1 This terminology was first used by Oscar, Jászi in The Dissolution of the Habsburg Monarchy (Chicago, 1929).
2 George, Bárány, “Political Culture in the Lands of the Former Habsburg Empire: Authoritarian and Parliamentary Traditions,” Austrian History Yearbook 24, part 1 (1998): 195–248.
3 Karol B., Janowski, “Kultura politiczna” [Political culture], in Wprowadzeniedo nauki o państwie i polityce [Introduction to the state and political science], ed. Bogumil, Szmulik and Marek, Zmigrodzki (Lublin, 2002); cited in Janusz, Zarnowsaki, “Considerations on the Political Culture of Central Europe in the Nineteenth and Twentieth Centuries: Specific Features of Epochs and Regions,” in Political Culture in Central Europe, ed. Magdalena, Hulas and Jaroslaw, Pánek, vol. 2 (Warsaw, 2005), 12.
4 Waltraud, Heindl, Gehorsame Rebellen. Bürokratie und Beamte in Österreich 1780–1848 (Vienna, 1991).
5 Waltraud, Heindl, “Bureaucracy, Officials and the State in the Austrian Monarchy: Stages of Change since the Eighteenth Century,” Austrian History Yearbook 37 (2006): 39.
6 See, for example, the works of László, Péter, especially his book-like chapter in Die Habsburgemonarchie 1848–1918, vol. 7, Verfassung und Parlamentarismus, part 1, ed. Helmut, Rumpler and Peter, Urbanitsch (Vienna, 2000), 239–540.
7 See, for example, the most original work by Béla, Sarlós, Közigazgatds és hatalompolitika a dualizmus rendszerében [Public administration and power politics in the system of dualism] (Budapest, 1976).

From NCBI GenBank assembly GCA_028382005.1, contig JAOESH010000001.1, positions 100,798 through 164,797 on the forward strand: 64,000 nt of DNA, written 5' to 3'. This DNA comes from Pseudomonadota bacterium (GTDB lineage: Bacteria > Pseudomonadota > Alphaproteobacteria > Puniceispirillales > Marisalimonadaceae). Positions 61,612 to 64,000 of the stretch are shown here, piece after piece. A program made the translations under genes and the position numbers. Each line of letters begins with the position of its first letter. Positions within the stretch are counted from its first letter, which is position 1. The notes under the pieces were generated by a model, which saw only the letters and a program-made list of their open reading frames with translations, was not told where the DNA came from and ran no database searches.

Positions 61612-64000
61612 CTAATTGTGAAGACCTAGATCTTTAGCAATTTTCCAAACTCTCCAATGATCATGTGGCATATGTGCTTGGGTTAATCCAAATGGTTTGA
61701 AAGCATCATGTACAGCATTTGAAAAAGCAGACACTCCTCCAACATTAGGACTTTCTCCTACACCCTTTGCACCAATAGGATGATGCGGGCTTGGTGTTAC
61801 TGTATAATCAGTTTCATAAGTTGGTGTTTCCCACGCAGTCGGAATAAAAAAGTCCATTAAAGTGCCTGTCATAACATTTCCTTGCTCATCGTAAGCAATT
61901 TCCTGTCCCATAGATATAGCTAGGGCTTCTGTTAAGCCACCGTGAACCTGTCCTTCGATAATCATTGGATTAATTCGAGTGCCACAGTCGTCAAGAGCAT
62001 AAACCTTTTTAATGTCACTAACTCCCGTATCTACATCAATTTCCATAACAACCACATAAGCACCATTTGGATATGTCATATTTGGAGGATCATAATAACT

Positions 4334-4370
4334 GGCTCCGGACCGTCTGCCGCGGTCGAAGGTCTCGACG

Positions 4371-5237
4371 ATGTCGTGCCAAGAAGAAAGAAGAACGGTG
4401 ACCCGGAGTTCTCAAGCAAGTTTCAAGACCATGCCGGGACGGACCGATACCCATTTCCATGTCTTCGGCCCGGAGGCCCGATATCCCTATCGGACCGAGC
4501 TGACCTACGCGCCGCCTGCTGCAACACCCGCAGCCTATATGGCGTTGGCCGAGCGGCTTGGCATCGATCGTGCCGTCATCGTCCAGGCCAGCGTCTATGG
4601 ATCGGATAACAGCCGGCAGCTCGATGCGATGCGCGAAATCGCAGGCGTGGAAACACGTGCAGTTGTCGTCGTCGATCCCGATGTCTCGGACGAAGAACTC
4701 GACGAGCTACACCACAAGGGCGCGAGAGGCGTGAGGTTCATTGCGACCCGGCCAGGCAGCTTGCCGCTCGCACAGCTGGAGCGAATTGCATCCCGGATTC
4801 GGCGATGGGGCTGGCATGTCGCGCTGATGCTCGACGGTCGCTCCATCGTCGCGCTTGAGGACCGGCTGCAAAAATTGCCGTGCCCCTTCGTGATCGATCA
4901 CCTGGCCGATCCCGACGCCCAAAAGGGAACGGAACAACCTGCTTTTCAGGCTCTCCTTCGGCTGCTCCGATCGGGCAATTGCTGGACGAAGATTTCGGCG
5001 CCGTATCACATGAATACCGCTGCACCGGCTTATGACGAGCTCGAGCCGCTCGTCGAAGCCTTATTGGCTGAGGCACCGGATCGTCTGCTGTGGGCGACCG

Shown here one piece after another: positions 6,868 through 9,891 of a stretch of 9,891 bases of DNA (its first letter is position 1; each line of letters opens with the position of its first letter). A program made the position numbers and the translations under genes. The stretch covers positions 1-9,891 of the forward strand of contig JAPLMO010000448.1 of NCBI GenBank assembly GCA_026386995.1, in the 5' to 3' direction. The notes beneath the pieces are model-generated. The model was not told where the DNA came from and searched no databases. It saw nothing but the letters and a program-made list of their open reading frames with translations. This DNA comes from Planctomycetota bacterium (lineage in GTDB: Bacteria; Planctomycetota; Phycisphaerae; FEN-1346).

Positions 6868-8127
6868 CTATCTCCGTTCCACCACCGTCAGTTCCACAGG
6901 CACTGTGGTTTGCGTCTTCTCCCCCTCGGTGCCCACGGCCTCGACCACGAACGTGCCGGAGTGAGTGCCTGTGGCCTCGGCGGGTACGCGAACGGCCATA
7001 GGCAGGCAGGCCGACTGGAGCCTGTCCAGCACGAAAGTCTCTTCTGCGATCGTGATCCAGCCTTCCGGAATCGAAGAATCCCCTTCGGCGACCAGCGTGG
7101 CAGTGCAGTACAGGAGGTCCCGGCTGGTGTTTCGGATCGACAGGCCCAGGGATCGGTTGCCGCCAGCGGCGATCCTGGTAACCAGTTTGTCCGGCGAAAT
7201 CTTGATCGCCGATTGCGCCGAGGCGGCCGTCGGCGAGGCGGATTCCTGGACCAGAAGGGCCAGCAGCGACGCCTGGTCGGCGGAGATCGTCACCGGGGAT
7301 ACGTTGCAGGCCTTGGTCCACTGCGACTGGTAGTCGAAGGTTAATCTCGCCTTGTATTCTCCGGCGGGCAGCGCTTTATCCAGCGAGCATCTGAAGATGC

8 Bárány gives a clear definition of the group of centralists of the 1840s: ‘This small but important group, which included Baron Joseph Eötvös, his brother-in-law August Trefort, the legal scholar Ladislas Szalay, and others[,] was to challenge more consistently than Szechenyi the political monopoly of the nobility in the counties and in the Diet with the purpose of setting up a government responsible to a truly representative parliament.’ George, Bárány, Stephen Széchenyi and the Awakening of Hungarian Nationalism, 1791–1841 (Princeton, 1968), 267–68. See also László, Deme, ‘Pre-1848 Hungarian Nationalism Revisited: Ethnic and Authoritarian or Political and Progressive?’ East European Quarterly 27, no. 2 (1992): 141–69; and Iván Zoltán, Dénes, ‘The Value Systems of Liberals and Conservatives in Hungary, 1830–1848,’ Historical Journal 36, no. 4 (1993): 825–50.
9 Gábor, Gyáni, György, KövéV, AND Tibor, Valuch, Social History of Hungary from the Reform Age until the End of the Twentieth Century (New York, 2003), 267.
10 Istvdn, Bibó, ‘A magyar közigazgatásról’ [On Hungarian public administration] (written in 1947), in Bibó, Válogatott tanuládnyok. Második kötet, 1945–1949. Magvetö [Selected studies. Second volume] (Budapest, 1986), 477–78.
11 See, for example, the works by Éva, Somogyi, especially Kormányzati rendszer a dualista Habsburg Monarchiában [Governmental system in the dual Habsburg monarchy] (Budapest, 1996). Her succinct summary of these problems can be found in Somogyi, , ‘Az Osztrák-Magyar Monarchia közös kormánya’ [The joint government of the Austro-Hungarian monarchy], Histéria 5–6 (1994): 26–28; and Somogyi, , ‘A Habsburg Birodalom és a magyar kiegyezés’ [The Habsburg Empire and the Hungarian compromise], Histéria 4 (2003): 14–19.
12 The complexity of post-1867 Hungarian nationalism is well explained by Andrés, Gerö in his book Képzelt történelem [Imagined history] (Budapest, 2004). He argues that ‘during the Reform Age (1825–1848) national and liberal values could be well combined, but after 1867 a redefinition of Hungarian nationalism did not come about. The opposition articulated the national interest, the governmental side represented liberalism in a conservative context. Nationalism was built on fiction and lacked political support but successfully imposed its issues on politics. It was, however, not in a position to implement its most important aspiration, i.e. complete Hungarian sovereignty.’ Ibid., 141.